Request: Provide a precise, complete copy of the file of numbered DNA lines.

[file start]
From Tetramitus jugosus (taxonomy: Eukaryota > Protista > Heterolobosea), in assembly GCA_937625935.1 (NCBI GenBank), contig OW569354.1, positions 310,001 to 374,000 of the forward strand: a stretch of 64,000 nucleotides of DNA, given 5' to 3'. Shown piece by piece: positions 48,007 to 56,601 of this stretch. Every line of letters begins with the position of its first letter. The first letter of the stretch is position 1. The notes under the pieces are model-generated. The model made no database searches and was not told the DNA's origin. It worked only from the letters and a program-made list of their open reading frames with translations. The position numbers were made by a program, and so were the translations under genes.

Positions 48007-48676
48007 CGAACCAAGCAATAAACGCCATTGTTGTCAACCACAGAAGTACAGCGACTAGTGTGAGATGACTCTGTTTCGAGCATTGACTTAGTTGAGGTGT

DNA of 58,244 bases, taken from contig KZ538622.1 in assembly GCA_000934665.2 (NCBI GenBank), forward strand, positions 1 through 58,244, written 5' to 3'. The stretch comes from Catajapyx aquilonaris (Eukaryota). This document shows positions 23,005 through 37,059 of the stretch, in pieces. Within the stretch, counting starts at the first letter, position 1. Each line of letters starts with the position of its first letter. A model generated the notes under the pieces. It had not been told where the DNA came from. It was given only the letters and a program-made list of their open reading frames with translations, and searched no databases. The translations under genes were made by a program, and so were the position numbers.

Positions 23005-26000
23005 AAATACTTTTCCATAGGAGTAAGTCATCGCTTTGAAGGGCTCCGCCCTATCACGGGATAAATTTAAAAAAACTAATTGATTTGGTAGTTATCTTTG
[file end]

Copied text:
From Tetramitus jugosus (taxonomy: Eukaryota > Protista > Heterolobosea), in assembly GCA_937625935.1 (NCBI GenBank), contig OW569354.1, positions 310,001 to 374,000 of the forward strand: a stretch of 64,000 nucleotides of DNA, given 5' to 3'. Shown piece by piece: positions 48,007 to 56,601 of this stretch. Every line of letters begins with the position of its first letter. The first letter of the stretch is position 1. The notes under the pieces are model-generated. The model made no database searches and was not told the DNA's origin. It worked only from the letters and a program-made list of their open reading frames with translations. The position numbers were made by a program, and so were the translations under genes.

Positions 48007-48676
48007 CGAACCAAGCAATAAACGCCATTGTTGTCAACCACAGAAGTACAGCGACTAGTGTGAGATGACTCTGTTTCGAGCATTGACTTAGTTGAGGTGT

DNA of 58,244 bases, taken from contig KZ538622.1 in assembly GCA_000934665.2 (NCBI GenBank), forward strand, positions 1 through 58,244, written 5' to 3'. The stretch comes from Catajapyx aquilonaris (Eukaryota). This document shows positions 23,005 through 37,059 of the stretch, in pieces. Within the stretch, counting starts at the first letter, position 1. Each line of letters starts with the position of its first letter. A model generated the notes under the pieces. It had not been told where the DNA came from. It was given only the letters and a program-made list of their open reading frames with translations, and searched no databases. The translations under genes were made by a program, and so were the position numbers.

Positions 23005-26000
23005 AAATACTTTTCCATAGGAGTAAGTCATCGCTTTGAAGGGCTCCGCCCTATCACGGGATAAATTTAAAAAAACTAATTGATTTGGTAGTTATCTTTG